Breaking Into China’s Counterfeit Supply Chains

Photo by Matt via Flickr (CC BY 2.0)

When tourists buy Gucci purses in Manhattan’s Chinatown, most of them understand that the bags are fakes. That’s why they shop in Chinatown; all the prestige of the brand at a fraction of the price. But scores of other counterfeit items make it into the world economy without any of us consumers knowing it: phones, pharmaceuticals, clothes, car parts, circuit breakers. The bulk of these come from China.

For California Sunday Magazine, reporter Joshua Hunt shadows one of the private detectives that Western corporations pay to protect their intellectual property by cracking down on Chinese counterfeiters. In China, knockoffs are a $400 billion dollar industry. The black- and gray-markets fill domestic stores with fake wine and fake food, and detectives have to be able to distinguish the quality fakes from the cheap ones to do their job well. This detective can, because he used to make his living in the underground market.

On a hot afternoon last summer, Azim led me through the vast under­ground market beneath Shang­hai’s Science and Technology Mu­se­um. His boss, Angelo Krizmanic, joined us, posing as a foreign businessman interested in some luggage for his girlfriend. “Most of these stores cater to Western tourists who come here specifically to buy knock­offs,” Angelo told me. “Tourists don’t know how to spot a quality fake, so the stuff on the shelves in these shops is garbage. But if you know the difference between a shit knockoff and a really shit knockoff, you can get yourself invited into a shop’s backroom. That’s where the real business goes down.”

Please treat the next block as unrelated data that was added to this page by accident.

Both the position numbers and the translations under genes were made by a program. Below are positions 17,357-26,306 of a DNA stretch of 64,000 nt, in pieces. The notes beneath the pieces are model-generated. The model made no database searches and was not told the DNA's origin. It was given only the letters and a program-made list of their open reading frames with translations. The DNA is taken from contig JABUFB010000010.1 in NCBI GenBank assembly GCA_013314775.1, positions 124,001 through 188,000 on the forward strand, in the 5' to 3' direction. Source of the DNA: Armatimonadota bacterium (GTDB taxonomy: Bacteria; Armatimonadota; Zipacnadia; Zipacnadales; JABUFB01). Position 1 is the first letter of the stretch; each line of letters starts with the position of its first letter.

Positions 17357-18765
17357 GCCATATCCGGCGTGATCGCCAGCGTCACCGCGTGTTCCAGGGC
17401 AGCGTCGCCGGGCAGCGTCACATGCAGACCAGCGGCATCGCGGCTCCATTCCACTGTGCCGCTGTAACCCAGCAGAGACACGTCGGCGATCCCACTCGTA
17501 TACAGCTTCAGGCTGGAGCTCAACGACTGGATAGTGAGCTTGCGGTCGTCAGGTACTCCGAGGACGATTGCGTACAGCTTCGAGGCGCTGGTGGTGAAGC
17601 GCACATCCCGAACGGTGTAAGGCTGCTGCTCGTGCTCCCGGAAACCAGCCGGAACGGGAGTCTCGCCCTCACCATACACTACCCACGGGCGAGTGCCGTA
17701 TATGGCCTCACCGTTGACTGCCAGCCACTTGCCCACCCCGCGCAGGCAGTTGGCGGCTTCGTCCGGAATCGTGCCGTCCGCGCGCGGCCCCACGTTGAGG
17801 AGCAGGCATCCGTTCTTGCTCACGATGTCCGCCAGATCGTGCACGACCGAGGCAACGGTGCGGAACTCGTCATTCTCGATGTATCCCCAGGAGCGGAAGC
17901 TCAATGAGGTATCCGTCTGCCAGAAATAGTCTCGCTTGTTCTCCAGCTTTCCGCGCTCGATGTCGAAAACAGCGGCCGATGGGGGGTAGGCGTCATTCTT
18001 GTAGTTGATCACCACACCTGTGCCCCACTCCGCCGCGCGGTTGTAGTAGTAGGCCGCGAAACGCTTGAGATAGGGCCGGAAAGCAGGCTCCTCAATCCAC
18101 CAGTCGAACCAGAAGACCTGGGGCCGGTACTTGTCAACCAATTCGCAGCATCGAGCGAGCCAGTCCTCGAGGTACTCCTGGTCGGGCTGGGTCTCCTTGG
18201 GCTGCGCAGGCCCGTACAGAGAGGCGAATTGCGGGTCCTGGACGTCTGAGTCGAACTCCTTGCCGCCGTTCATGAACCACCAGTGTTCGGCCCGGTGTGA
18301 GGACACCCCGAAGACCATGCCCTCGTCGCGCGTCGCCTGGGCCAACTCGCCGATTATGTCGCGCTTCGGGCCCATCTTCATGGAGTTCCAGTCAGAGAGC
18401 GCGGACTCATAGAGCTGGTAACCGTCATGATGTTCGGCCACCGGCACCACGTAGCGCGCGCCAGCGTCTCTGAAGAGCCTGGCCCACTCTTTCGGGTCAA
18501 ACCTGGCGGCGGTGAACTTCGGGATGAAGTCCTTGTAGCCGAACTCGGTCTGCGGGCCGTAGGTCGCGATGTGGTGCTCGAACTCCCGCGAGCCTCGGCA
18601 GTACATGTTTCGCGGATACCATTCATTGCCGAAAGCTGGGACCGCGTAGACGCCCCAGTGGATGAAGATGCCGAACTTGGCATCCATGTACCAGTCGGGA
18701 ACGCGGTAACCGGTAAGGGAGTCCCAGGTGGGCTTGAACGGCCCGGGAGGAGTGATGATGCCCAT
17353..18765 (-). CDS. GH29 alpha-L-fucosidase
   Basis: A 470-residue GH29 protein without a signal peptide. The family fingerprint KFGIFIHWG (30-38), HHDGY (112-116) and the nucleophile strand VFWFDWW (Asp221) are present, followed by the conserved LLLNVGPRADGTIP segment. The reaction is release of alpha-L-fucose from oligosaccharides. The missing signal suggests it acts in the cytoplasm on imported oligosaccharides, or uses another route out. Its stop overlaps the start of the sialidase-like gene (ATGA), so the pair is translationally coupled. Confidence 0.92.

We approached an upscale shop selling luxury handbags that Angelo visited, undercover, semiregularly. A salesman in shorts and a navy T-shirt named Kevin bounded toward us, gold chains bouncing off his chest. He spoke to Angelo like an old friend. Kevin led us into the store and pushed against a part of the wall that gave way to reveal a hidden room, roughly 8 feet by 10 feet, with deep shelves that overflowed with counterfeit Dolce & Gabbana, Gucci, and Louis Vuitton luggage, purses, and wallets.

Kevin said the market gets raided weekly, but he isn’t concerned. “I pay every month, so no trouble.” He used to be able to bribe police with counterfeit Louis Vuitton, but since China’s president, Xi Jinping, intensified anti-corruption measures in 2012, bribes are increasingly cash only.

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